O luely, luely cam she in And luely she lay doun: I kent her by her caller lips And her briests sae sma' and roun'. A' thru the nicht we spak nae word Nor sinder'd bane frae bane: A' thru the nicht I heard her hert Gang soundin' wi' [my]1 ain. It was about the waukrife hour [Whan]2 cocks begin [to]3 craw That she smool'd saftly thru the mirk Afore the day wud daw. Sae luely, luely cam she in Sae luely was she gaen And wi' her a' my simmer days Like they had never been.
About the headline (FAQ)View original text (without footnotes)
Confirmed with Scottish Poems, ed. by Gerard Carruthers, Everyman's Library, 2009, page 94.1 MacMillan: "ma"
2 Scott: "When"
3 MacMillan: "tae"
- by William Soutar (1898 - 1943), "The tryst", appears in Poems in Scots, The Moray Press, first published 1935 [author's text checked 1 time against a primary source]
Musical settings (art songs, Lieder, mélodies, (etc.), choral pieces, and other vocal works set to this text), listed by composer (not necessarily exhaustive)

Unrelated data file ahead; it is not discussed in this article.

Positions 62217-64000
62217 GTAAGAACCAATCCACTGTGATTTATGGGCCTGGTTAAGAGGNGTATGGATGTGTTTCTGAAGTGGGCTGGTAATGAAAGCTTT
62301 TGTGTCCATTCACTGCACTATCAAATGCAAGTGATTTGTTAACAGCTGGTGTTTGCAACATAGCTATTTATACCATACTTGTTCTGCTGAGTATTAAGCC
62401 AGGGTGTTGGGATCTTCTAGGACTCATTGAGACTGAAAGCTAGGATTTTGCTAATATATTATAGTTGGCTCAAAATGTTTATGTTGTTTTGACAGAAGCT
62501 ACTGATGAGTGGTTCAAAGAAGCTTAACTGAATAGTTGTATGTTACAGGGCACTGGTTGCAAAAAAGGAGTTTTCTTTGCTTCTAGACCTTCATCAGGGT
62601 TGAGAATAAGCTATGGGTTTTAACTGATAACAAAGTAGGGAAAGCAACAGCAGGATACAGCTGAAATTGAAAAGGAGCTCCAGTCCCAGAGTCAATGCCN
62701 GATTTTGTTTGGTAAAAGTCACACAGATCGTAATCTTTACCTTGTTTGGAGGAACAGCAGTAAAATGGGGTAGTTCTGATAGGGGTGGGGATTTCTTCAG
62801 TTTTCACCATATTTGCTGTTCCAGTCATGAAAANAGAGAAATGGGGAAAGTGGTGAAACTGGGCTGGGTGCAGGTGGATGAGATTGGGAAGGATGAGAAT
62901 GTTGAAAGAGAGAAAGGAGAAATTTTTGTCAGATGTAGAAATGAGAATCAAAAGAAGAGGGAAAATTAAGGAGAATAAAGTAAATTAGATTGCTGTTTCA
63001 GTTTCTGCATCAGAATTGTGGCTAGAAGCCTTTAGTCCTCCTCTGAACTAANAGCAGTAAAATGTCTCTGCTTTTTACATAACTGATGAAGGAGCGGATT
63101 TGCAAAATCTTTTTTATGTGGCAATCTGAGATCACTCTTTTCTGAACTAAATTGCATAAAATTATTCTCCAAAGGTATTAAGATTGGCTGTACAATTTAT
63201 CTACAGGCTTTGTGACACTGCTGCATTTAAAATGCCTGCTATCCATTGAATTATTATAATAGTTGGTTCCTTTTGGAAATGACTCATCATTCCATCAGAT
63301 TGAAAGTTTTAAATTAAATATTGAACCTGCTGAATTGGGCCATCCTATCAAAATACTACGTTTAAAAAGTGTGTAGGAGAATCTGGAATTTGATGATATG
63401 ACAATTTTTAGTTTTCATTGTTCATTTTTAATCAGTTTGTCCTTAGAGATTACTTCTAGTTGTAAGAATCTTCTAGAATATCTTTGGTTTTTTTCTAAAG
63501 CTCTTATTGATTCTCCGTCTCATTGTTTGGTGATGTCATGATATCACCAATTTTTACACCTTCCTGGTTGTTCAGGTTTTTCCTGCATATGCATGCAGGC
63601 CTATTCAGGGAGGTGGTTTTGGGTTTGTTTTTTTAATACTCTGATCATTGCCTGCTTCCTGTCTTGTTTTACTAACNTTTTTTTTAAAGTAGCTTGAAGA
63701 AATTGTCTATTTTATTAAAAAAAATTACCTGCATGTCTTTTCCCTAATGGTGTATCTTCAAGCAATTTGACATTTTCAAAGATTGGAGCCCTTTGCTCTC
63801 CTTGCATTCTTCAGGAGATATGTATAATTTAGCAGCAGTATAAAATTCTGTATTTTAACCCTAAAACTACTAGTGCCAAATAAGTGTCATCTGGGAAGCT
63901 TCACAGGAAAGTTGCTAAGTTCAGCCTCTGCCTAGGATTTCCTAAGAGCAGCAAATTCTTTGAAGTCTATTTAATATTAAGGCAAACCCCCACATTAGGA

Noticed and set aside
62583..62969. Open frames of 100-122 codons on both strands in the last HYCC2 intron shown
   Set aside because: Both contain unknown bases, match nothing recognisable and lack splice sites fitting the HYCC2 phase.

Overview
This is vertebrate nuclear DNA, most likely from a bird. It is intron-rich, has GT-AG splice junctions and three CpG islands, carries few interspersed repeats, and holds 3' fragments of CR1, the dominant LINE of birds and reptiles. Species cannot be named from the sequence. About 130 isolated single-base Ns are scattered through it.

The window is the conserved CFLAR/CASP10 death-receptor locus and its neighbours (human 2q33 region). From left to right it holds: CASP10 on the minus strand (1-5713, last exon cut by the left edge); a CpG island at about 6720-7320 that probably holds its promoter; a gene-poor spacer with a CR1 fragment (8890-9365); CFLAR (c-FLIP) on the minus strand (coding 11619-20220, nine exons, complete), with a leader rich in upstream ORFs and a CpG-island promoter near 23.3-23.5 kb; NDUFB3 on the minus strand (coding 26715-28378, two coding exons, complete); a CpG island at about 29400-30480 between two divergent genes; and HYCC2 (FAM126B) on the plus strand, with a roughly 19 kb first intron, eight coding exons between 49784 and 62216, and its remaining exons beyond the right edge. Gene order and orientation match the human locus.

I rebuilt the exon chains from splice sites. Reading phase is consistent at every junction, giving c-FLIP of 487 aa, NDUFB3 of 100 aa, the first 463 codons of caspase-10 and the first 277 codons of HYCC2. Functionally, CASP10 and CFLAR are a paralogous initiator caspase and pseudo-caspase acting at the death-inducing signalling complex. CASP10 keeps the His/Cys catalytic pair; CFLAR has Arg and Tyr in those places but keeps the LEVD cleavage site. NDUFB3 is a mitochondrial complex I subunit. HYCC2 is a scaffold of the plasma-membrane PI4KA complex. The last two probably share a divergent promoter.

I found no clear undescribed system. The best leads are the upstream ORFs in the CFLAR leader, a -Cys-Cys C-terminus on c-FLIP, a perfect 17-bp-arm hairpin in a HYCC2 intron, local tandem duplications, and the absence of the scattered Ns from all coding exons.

- by James MacMillan (b. 1959), "Scots Song", 1991, published 1991, copyright © 1991, first performed 1991 [2 clarinets, viola, cello, double bass, and voice], from Three Scottish Songs, no. 1 [ sung text checked 1 time]
- by Francis George Scott (1880 - 1958), "The Tryst", published 1949 [voice and piano], from 35 Scottish Lyrics and other Poems, no. 14, Bayley & Ferguson for The Saltire Society, Glasgow, page 113 [ sung text checked 1 time]
Available translations, adaptations or excerpts, and transliterations (if applicable):
- ENG English (Iain Sneddon) , copyright © 2018, (re)printed on this website with kind permission
- GER German (Deutsch) [singable] (Bertram Kottmann) , "Das Stelldichein", copyright © 2018, (re)printed on this website with kind permission
Research team for this text: Emily Ezust [Administrator] , Iain Sneddon [Guest Editor] , Andrew Schneider [Guest Editor]
This text was added to the website: 2017-09-12
Line count: 16
Word count: 97